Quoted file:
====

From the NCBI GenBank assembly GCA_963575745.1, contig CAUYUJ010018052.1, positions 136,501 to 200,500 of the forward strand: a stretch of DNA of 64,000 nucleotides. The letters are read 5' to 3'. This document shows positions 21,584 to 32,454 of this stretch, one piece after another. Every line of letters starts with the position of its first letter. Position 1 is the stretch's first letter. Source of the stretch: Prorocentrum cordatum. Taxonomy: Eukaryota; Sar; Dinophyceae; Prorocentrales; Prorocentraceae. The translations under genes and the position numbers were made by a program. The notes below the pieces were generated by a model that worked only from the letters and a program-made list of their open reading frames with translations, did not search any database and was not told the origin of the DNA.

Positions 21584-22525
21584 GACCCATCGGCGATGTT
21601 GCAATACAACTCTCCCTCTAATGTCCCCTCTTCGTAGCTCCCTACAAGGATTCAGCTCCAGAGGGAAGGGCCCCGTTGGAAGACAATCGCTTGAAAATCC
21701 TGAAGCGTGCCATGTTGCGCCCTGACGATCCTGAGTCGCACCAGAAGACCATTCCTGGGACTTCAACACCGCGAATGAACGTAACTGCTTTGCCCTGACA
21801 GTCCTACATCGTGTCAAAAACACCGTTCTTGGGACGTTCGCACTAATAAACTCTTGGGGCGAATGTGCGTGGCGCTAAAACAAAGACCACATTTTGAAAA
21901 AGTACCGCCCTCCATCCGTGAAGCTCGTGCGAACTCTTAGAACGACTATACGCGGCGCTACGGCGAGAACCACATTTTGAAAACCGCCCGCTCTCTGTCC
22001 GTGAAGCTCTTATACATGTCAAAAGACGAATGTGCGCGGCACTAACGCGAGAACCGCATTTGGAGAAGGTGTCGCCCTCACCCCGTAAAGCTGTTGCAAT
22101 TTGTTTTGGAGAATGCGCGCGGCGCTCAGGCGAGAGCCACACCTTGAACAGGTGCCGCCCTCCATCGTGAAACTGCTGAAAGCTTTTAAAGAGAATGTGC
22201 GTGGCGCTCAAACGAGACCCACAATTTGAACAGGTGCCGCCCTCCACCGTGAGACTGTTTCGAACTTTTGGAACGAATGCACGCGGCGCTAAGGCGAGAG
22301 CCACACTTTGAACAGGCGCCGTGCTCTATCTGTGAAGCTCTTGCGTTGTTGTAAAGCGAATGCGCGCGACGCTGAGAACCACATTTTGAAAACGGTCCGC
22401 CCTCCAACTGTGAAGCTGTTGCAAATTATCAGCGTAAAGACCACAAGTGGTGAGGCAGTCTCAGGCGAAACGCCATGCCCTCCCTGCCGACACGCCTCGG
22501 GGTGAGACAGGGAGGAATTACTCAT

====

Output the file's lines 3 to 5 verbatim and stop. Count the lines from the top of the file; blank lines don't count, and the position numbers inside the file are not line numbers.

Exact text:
21584 GACCCATCGGCGATGTT
21601 GCAATACAACTCTCCCTCTAATGTCCCCTCTTCGTAGCTCCCTACAAGGATTCAGCTCCAGAGGGAAGGGCCCCGTTGGAAGACAATCGCTTGAAAATCC
21701 TGAAGCGTGCCATGTTGCGCCCTGACGATCCTGAGTCGCACCAGAAGACCATTCCTGGGACTTCAACACCGCGAATGAACGTAACTGCTTTGCCCTGACA